A Head Full of Ghosts

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A Head Full of Ghosts
A Head Full of Ghosts cover.jpg
Author Paul Tremblay
Cover artist Amanda Kain
Language English
Genre Horror
Set in Beverly, Massachusetts[1]
Published 2015 (HarperCollins)
Pages 304[2]
Awards Bram Stoker Award for Novel[3]
ISBN 978-0-06-236323-7

A Head Full of Ghosts is a horror novel by American writer Paul Tremblay. The plot involves an American family under strain when their fourteen-year-old daughter, Marjorie Barrett, exhibits signs of mental illness.[4] The story is told from the point of view of Marjorie's eight-year-old sister, Merry. Themes include elements of Catholic exorcism and reality television exploitation.

The novel was published on June 2, 2015 by William Morrow[2] and won the Horror Writers Association's Bram Stoker Award for Novel in 2015.[3][5] Focus Features has acquired the rights to develop a movie adaptation.[6]

Synopsis[edit]

The book is told from the perspective of Merry, primarily from when she was an active eight-year-old girl, but is also occasionally told from an adult Merry, which serves as a framing mechanism for the story. Her home life is strained as her father is unemployed, leaving her mother to serve as the home's sole breadwinner while their savings account is slowly drained of resources. To make matters worse, Merry's sister Marjorie has been acting in an increasingly bizarre fashion. This particularly comes to Merry's attention after her sister begins telling her strange and macabre stories instead of innocent ones based on characters from Richard Scarry's Cars and Trucks and Things That Go. Unbeknownst to Merry, Marjorie has been seeing a therapist, something she only learns after Marjorie experiences a particularly bad episode. Things continue to go downhill until Merry's father, who had recently become a born again Catholic, decides that Marjorie is possessed by a demon and enlists the help of his church's preacher, who believes an exorcism is necessary. Together, the two men manage to make the family the focus of a reality TV show The Possession, which will focus on Marjorie for its series debut.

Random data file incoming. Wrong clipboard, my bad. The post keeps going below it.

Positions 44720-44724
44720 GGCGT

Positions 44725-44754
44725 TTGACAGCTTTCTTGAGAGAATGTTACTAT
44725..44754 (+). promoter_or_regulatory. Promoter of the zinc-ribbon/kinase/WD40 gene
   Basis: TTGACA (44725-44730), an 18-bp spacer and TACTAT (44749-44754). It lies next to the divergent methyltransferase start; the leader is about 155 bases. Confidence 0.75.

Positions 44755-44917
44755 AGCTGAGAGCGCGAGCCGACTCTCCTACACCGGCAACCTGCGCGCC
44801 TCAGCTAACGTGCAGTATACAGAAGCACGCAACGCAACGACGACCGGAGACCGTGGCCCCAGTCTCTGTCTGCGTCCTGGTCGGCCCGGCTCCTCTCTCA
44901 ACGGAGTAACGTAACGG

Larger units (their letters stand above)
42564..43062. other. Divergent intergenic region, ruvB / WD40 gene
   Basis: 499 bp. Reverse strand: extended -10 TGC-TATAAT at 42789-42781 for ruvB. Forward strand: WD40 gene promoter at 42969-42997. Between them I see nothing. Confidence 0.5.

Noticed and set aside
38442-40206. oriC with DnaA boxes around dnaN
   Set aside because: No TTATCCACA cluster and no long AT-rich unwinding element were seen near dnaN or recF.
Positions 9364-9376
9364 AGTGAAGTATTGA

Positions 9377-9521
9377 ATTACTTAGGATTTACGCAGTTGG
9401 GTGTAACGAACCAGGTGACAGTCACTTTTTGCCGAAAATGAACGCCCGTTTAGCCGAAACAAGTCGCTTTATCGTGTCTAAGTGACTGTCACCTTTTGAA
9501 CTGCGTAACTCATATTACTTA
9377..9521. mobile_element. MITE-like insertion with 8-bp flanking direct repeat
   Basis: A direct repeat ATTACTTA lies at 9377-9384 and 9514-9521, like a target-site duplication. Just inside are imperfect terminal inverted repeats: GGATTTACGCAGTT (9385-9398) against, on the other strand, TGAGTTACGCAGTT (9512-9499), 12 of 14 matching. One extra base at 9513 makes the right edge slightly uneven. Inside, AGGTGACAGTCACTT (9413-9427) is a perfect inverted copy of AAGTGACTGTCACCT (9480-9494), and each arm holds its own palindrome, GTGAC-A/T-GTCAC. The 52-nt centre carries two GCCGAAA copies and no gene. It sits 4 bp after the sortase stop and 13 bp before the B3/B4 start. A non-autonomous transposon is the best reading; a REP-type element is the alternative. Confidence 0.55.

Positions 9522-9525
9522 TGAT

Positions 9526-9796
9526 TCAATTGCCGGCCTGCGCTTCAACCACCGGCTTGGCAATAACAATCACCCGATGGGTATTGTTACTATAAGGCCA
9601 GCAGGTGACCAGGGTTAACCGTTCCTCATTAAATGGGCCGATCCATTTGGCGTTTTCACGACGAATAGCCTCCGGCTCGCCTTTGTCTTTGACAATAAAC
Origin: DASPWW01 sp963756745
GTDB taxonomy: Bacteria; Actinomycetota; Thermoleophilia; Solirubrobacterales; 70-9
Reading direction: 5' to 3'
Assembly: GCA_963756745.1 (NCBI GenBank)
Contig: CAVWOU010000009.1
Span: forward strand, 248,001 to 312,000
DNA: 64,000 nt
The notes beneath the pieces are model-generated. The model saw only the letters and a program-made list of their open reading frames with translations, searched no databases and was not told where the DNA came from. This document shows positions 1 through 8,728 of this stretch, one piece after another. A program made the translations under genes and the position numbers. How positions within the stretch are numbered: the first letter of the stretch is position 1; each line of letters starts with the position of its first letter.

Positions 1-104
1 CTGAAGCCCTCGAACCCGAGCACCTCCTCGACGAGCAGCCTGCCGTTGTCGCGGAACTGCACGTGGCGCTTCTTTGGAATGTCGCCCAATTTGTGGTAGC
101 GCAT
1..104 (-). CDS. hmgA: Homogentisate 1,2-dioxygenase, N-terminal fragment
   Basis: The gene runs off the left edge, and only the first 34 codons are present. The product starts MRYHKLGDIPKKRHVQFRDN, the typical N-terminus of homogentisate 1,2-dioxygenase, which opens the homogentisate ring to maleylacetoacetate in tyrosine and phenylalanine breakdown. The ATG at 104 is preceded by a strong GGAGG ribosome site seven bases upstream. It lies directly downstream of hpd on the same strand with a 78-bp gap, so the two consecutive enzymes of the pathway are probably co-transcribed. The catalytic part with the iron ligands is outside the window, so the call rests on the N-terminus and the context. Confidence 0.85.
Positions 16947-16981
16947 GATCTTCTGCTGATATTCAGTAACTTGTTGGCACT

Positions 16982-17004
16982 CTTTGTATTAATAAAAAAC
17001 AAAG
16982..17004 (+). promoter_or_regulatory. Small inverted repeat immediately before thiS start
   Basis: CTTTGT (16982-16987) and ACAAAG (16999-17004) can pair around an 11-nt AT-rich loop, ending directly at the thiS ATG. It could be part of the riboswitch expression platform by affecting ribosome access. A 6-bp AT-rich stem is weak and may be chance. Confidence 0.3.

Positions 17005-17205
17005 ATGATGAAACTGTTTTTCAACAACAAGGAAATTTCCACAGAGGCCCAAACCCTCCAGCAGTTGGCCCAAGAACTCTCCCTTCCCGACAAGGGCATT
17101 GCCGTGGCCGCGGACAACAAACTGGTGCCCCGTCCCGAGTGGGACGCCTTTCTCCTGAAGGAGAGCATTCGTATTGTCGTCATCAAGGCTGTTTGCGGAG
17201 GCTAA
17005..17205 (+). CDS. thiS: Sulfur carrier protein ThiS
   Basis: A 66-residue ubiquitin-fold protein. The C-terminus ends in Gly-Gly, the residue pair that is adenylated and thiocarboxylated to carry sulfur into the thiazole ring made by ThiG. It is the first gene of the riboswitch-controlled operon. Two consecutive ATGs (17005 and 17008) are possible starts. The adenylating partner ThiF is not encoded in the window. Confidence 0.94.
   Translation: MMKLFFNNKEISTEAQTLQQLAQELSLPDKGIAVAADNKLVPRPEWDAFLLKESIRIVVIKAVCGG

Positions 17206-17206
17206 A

The show only manages to tear the family further apart and during this time Marjorie tells Merry that she has been faking her signs of demonic possession and that while she is afflicted, it is due to a mental illness. She chose to do this because the family was in danger of losing their home and the show's producers were paying their family a large enough amount of money for them to survive. Marjorie enlists Merry's help with faking further proof of the demonic, although Merry is initially reluctant and at times questions whether or not her sister is actually possessed.

References[edit]